The 74th edition of Dwars door Vlaanderen - A travers la Flandre (Wednesday April 7) will
see the world’s best riders tackle a challenging mix of cobbles and Flemish hills. The semi-Classic Belgian race is 182km long, starting in Roeselare and finishing in Waregem. In-between the riders face 11 hills and three debilitating stretches
This year’s route resembles recent editions with the first stiff ascent coming in the form of the Nieuwe Kwaremont around 82km in. From there until the finish, climbs loom around every 10km, including the Kluisberg, Knokteberg and Kortekeer that
flow into the cobbles of Mariaborrestraat. This section stretches to 1,250m and includes the climb of the Steenneekdries, before a taxing cobbled descent. With the weather forecast for a chilly 8°C and occasional thunderstorms, the riders must
show all their handling acumen to speed into another couple punchy climbs, Taaienberg and Berg Ten Houte, that follow in quick succession.
At around 150km, the Knokteberg is negotiated for the second time. The riders then hit the finale that includes the uphill cobbles of Vossenhol (800m at 6.5%) and Holstraat (1km at 5.2%). The last climb, which could decide the race, is the cobbled Nokereberg
(500m at 5.7%) whose pinnacle is around 9km from the finish.
Legendary Belgian team Lotto Soudal, headed by Tiesj Benoot, is prepared for different scenarios at Wednesday’s race. “A reduced bunch sprint in Waregem is among the possibilities but, as always, a lot will depend on the weather,” says
Frederik Willems, who’s on Lotto Soudal Sports Director duties alongside Herman Frison. “At the moment, the forecast for Wednesday isn’t great, which may cause a dangerous start as well as a fast finale.
“In my opinion, the Knokteberg is likely to be the decisive point in the race as it will be climbed twice and it’s also one of most difficult parts of the race,” Willems continues. “The race might be decided there. Then again,
if the forecast is right and if it’s cold and wet, like last year, the cobbled sections will also play their part. Chances are likely that a small group fights for victory, just like last year. There are still some kilometres left to cover from
the final climb until the finish, but that doesn’t necessarily mean that a reduced bunch will be able to come back.”
In 2018, Belgium’s Yves Lampaert won for the second successive year, catching the leading group by surprise with an attack inside the final kilometre. His rivals weren’t quick enough to react and Lampaert took the win by just two seconds over
Team Sunweb’s Mike Teunissen (2nd) and EF Education First’s Sep Vanmarcke (3rd). Team Dimension Data’s Edvald Boasson Hagen and Trek-Segafredo’s Mads Pederson rounded out the top five.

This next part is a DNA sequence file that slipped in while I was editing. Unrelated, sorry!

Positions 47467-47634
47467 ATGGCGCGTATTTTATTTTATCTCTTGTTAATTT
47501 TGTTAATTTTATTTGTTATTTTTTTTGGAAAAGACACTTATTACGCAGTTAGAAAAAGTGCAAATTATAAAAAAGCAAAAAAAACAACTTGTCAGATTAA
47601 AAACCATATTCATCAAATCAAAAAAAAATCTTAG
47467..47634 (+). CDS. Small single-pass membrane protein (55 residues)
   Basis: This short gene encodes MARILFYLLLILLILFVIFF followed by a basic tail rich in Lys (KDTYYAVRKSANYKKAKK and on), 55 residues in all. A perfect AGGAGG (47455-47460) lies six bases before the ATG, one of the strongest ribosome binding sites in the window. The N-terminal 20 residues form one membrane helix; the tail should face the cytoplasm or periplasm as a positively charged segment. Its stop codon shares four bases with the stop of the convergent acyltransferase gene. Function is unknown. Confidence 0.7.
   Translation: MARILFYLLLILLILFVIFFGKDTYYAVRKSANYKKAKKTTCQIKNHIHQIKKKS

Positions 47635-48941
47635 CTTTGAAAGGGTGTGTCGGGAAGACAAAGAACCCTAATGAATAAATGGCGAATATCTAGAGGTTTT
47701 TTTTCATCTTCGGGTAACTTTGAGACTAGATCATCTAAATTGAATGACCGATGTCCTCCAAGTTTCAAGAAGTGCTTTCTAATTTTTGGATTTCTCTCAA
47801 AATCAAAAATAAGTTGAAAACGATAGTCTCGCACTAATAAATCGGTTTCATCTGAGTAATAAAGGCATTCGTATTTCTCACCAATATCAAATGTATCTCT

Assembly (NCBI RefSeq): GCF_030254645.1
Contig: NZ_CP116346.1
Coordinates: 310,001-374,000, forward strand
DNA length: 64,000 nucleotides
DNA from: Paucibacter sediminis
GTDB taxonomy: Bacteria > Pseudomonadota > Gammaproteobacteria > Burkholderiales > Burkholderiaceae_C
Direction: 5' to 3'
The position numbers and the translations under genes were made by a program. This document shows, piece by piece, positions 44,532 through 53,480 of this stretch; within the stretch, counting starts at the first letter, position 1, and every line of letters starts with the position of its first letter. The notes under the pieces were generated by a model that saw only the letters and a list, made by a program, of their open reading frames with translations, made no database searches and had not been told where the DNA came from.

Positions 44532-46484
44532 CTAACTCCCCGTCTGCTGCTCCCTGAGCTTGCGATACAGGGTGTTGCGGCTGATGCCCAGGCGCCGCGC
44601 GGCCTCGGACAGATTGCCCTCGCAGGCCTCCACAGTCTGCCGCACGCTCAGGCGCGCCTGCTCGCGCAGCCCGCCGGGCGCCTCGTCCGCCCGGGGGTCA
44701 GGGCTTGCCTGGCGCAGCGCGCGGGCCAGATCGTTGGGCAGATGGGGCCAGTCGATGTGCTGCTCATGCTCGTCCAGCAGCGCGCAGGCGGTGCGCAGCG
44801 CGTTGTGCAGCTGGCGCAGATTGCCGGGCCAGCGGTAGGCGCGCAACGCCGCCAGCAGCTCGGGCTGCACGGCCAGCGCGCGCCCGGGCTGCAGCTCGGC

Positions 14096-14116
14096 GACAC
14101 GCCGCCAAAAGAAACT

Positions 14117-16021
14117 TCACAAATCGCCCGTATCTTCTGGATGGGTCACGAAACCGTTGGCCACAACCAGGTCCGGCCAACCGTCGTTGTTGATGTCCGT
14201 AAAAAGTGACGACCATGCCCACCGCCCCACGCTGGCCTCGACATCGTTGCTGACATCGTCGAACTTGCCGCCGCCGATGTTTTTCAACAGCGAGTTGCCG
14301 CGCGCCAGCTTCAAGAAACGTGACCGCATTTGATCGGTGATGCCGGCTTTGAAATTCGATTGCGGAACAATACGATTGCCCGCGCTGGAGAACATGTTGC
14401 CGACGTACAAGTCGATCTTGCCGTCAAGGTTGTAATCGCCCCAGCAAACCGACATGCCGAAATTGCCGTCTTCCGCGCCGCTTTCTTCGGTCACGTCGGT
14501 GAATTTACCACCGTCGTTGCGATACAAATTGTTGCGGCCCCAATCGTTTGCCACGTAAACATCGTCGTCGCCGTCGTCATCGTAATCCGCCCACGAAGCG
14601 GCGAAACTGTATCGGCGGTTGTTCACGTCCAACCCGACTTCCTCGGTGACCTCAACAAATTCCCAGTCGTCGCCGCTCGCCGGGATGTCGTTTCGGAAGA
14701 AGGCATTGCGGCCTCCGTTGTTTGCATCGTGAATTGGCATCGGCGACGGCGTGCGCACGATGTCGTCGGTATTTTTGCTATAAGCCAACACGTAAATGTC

Lampaert’s back this year aiming for three in a row and, whether it’s Lampaert or a teammate, it’s hard to look beyond team of the moment, Deceuninck-Quick Step, who’ve enjoyed a stellar start to the season, already racking up
20 victories. Within their ranks also lies the 2017 Ronde van Vlaanderen - Tour des Flandres winner Philippe Gilbert and Bob Jungels, victor last month of Kuurne-Bruxelles-Kuurne.
The Belgium team won’t have it all their own way, of course, and face intense competition from the likes of AG2R La Mondiale’s Oliver Naesen, who’s enjoyed an impressive season to date with four top-10s in one-day Classics and semi-Classics
including second at Milan-Sanremo and third at last Sunday’s Gent-Wevelgem in Flanders Fields.
The winner of Gent-Wevelgem, Alexander Kristoff (UAE Team Emirates) also lines up, as does current UCI World Champion Alejandro Valverde. The 38-year-old’s fresh from 10th overall at the recent Volta Ciclista a Catalunya and faces Dwars
door Vlaanderen – A travers la Flandre for the second successive year after finishing 11th in 2018. Valverde’s more synonymous with the Ardennes Classics but has targeted Dwars door Vlaanderen in the build-up to the Ronde van
Vlaanderen - Tour des Flandres on Sunday 7th April.
And keep an eye out for Lotto Soudal’s Tiesj Benoot, who finished seventh here last year and hit top-five in the recent Strade Bianche. “Benoot rode strong in 2018 but wasn’t part of the decisive move,” explains DS Frederik Willems.
“That’s why we must ensure such a scenario doesn’t happen again this year, which will mean sending guys like Jens Keukeleire or Nikolas Maes up the road when others start to attack.”
There could also be a Pro Continental winner in the shape of Direct Energie’s Niki Terpstra, who won this race in 2012 and 2014.
Whoever wins will be buoyant come Sunday’s Ronde van Vlaanderen - Tour des Flandres , which is why the prestige of Dwars door Vlaanderen - A travers la Flandre is arguably higher now than in previous years. In 2018, it was moved from its mid-week
slot after Milan-Sanremo to the middle of the Flemish ‘Holy Week’ of racing. Its elevated status also recognised the importance of Sunday’s Monument, so was reduced from 200km, losing the Oude Kwaremont and Paterberg climbs.